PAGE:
Submitted Successfully!
To reward your contribution, here is a gift for you: A free trial for our video production service.
Thank you for your contribution! You can also upload a video entry or images related to this topic.
Version Summary Created by Modification Content Size Created at Operation
1 -- 3020 2024-02-20 16:22:20 |
2 format change + 1 word(s) 3021 2024-02-21 02:36:29 |

Video Upload Options

Do you have a full video?

Confirm

Are you sure to Delete?
Cite
If you have any further questions, please contact Encyclopedia Editorial Office.
Sharma, L.; Bohra, N.; Rajput, V.D.; Quiroz-Figueroa, F.R.; Singh, R.K.; Marques, G. Isolation of Entomopathogenic Bacteria and Entomopathogenic Fungi. Encyclopedia. Available online: https://encyclopedia.pub/entry/55243 (accessed on 16 April 2024).
Sharma L, Bohra N, Rajput VD, Quiroz-Figueroa FR, Singh RK, Marques G. Isolation of Entomopathogenic Bacteria and Entomopathogenic Fungi. Encyclopedia. Available at: https://encyclopedia.pub/entry/55243. Accessed April 16, 2024.
Sharma, Lav, Nitin Bohra, Vishnu D. Rajput, Francisco Roberto Quiroz-Figueroa, Rupesh Kumar Singh, Guilhermina Marques. "Isolation of Entomopathogenic Bacteria and Entomopathogenic Fungi" Encyclopedia, https://encyclopedia.pub/entry/55243 (accessed April 16, 2024).
Sharma, L., Bohra, N., Rajput, V.D., Quiroz-Figueroa, F.R., Singh, R.K., & Marques, G. (2024, February 20). Isolation of Entomopathogenic Bacteria and Entomopathogenic Fungi. In Encyclopedia. https://encyclopedia.pub/entry/55243
Sharma, Lav, et al. "Isolation of Entomopathogenic Bacteria and Entomopathogenic Fungi." Encyclopedia. Web. 20 February, 2024.
Isolation of Entomopathogenic Bacteria and Entomopathogenic Fungi
Edit

Entomopathogenic bacteria and fungi are quite frequently found in soils and insect cadavers. The first step in utilizing these microbes as biopesticides is to isolate them, and several culture media and insect baiting procedures have been tested in this direction. 

Beauveria Metarhizium Hypocreales Bacillus thuringiensis Serratia

1. Introduction

The global biopesticide market is expected to reach around USD 7.7 billion with a compound annual growth rate of 14.1% [1]. It is also estimated that microbial biopesticides will account for 3% of the total pesticide market [2]. The shift toward microbial biopesticides is increasing as European legislation is continuously pressing to minimize the residue levels of synthetic chemical pesticides. Moreover, forthcoming directive (EC 91/414) demands a ban of chemical pesticides that are deemed to be the disruptors of human endocrine system. Microbial biocontrol agents are the new hope in this direction, and governments and scientists in Europe have simplified the European microbial pesticide registration procedures outlined in the Regulation of Biological Control Agents (REBECA), with an objective to facilitate the development of microbial biocontrol agents [3].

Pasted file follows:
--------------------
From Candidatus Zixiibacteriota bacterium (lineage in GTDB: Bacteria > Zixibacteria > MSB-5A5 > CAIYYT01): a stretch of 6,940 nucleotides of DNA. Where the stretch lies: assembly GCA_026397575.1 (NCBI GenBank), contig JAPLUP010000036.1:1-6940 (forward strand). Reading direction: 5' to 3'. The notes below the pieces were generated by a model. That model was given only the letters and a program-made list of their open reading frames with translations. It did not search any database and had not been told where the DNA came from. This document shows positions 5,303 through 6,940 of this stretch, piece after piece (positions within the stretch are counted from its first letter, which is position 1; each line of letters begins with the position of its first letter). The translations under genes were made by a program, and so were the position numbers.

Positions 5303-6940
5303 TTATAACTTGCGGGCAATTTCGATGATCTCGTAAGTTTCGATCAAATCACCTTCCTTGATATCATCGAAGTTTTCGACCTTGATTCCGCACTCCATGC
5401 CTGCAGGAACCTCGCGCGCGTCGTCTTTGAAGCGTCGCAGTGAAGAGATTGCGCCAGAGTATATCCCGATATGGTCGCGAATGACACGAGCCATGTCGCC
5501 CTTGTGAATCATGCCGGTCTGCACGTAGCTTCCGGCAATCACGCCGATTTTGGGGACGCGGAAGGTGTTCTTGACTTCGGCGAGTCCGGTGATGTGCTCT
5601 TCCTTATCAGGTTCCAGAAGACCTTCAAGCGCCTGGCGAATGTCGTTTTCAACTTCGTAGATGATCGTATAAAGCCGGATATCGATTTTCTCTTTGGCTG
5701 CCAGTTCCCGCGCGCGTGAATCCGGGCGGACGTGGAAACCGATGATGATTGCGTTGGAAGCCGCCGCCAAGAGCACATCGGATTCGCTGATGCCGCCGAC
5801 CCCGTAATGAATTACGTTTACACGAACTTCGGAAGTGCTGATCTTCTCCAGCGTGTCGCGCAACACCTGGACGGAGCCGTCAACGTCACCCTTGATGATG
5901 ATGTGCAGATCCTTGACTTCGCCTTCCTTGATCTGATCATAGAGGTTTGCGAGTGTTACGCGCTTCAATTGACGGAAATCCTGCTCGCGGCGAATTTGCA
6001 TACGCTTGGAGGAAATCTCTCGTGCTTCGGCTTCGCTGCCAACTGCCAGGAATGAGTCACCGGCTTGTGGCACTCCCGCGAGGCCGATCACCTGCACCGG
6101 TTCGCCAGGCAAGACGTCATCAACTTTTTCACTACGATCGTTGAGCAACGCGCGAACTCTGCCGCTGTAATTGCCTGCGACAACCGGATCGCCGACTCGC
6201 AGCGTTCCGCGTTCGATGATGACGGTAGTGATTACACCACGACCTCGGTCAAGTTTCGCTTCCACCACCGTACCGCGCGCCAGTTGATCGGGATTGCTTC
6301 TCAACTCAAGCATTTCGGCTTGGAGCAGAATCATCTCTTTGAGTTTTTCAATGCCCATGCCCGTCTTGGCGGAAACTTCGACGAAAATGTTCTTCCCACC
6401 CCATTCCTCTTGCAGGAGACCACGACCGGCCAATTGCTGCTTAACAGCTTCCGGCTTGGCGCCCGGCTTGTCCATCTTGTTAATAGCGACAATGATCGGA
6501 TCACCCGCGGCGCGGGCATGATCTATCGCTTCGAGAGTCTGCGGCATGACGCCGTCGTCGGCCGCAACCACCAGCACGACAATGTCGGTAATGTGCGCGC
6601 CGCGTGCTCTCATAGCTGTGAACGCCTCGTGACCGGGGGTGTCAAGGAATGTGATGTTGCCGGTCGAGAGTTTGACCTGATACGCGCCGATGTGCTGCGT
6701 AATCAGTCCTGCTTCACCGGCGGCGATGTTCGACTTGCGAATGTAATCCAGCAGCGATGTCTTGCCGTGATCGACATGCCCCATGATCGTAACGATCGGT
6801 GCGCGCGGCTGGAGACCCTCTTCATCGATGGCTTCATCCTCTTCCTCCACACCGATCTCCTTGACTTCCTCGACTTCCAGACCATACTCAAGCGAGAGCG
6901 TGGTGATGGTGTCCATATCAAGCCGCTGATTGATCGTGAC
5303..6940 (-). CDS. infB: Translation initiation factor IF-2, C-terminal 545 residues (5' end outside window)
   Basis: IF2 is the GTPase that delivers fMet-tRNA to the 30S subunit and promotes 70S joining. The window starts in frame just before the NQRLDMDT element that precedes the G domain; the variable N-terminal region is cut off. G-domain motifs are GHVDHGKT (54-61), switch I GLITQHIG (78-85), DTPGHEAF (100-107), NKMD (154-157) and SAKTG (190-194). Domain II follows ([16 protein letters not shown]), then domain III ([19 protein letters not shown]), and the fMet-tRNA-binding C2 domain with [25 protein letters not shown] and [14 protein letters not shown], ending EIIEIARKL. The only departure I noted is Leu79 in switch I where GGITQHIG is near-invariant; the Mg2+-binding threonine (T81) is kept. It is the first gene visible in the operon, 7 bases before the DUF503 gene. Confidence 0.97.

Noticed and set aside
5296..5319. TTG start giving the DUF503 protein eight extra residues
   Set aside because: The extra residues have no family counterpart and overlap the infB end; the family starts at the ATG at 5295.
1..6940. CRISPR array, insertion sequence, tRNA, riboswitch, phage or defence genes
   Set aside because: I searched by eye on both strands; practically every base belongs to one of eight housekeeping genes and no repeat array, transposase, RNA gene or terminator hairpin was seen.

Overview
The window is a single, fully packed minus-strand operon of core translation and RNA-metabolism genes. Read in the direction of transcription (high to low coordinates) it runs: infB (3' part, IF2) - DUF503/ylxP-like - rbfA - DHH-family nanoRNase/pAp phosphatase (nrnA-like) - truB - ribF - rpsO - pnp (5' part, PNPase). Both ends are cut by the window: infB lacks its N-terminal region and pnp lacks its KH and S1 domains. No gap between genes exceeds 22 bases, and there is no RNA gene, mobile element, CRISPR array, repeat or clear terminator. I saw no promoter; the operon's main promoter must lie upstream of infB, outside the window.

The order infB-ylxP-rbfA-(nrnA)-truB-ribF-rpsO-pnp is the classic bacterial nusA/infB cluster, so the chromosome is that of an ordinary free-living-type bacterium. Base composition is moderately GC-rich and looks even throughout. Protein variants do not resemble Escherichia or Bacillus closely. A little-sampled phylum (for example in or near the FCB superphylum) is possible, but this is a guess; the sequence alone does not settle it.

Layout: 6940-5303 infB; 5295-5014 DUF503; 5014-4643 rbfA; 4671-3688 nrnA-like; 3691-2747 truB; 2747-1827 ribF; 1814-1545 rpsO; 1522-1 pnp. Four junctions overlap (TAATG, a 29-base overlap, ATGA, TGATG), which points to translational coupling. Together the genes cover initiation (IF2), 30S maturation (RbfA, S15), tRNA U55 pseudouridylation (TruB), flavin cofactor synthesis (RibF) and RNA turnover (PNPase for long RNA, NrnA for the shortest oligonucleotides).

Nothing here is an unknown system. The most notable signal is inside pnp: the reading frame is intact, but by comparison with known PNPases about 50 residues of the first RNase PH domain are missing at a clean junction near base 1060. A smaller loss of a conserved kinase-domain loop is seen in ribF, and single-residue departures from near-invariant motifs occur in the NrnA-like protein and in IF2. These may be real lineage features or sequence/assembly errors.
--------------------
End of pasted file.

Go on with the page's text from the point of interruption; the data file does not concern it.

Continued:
Entomopathogenic bacteria (EPB) and entomopathogenic fungi (EPF) are the natural enemies of insect-pests. Hence, their importance in agriculture is quite high [4][5][6][7][8]. The majority of the EPB belong to a few bacterial families, such as Bacillaceae, Enterobacteriaceae, Micrococcaceae, Pseudomonadaceae, and Streptococcaceae. Bacillus thuringiensis (Bt) is arguably the most widely studied and used bacterial entomopathogen [9]. At present, there are over 40 Bt products for insect biological control, which account for 1% of the total global insecticide market and approximately a market of USD 210 million per annum [3][10][11]. Other bacterial biopesticides account for approximately USD 50 million per annum. A list of commercial EPB and their target insect groups is presented in the Table 1.
Table 1. Examples of common commercially available entomopathogenic bacteria (EPB) and their target insect groups.

Bacteria

Target Pest

Crops

PRODUCT (Company, Country)

Bacillus thuringiensis subsp. kurstaki

Lepidoptera

Row crops, forests, orchards, forests turfs

CRYMAX (Certis, USA)

DELIVER (Certis, USA)

JAVELIN WG (Certis, USA)

COSTAR JARDIN; COSTAR WG (Mitsui AgriScience International NV, Belgium)

LEPINOX PLUS (CBC, Europe)

BACTOSPEINE JARDIN EC (Duphar BV, The Netherlands)

DOLPHIN (Andermatt Biocontrol, Switzerland)

BMP 123 (Becker, USA)

DIPEL DF (Valent Biosciences, USA)

LEAP (Valent Biosciences, USA)

FORAY 48 B (Valent Biosciences, USA)

B. thuringiensis subsp. aizawai

Lepidoptera

Row crops, orchards

CRYMAX (Certis, USA)

AGREE 50 WG (Certis, USA)

XENTARI (Valent Biosciences, USA)

FLORBAC (Bayer, Germany)

B. thuringiensis subsp. tenebrionis

Coleoptera: Chrysomelidae

Potatoes, tomatoes, eggplant, elm trees

TRIDENT (Certis USA)

NOVODOR FC (Valent Biosciences, USA)

B. thuringiensis subsp. israelensis

Diptera

Diverse lentic and lotic aquatic habitats

AQUABAC DF3000, (Becker Microbial Products Inc, USA)

VECTOPRIME (Valent Biosciences, USA)

TEKNAR (Valent Biosciences, USA)

VECTOBAC (Valent Biosciences, USA)

BACTIMOS (Valent Biosciences, USA)

SOLBAC (Andermatt Biocontrol, Switzerland)

Lysinibacillus sphaericus

Diptera: Culicidae

Lentic aquatic habitats

VECTOLEX (Valent Biosciences, USA)

Serratia entomophila

Coleoptera: Scarabaeidae

Pastures

BIOSHIELD GRASS GRUB (Biostart, New Zealand)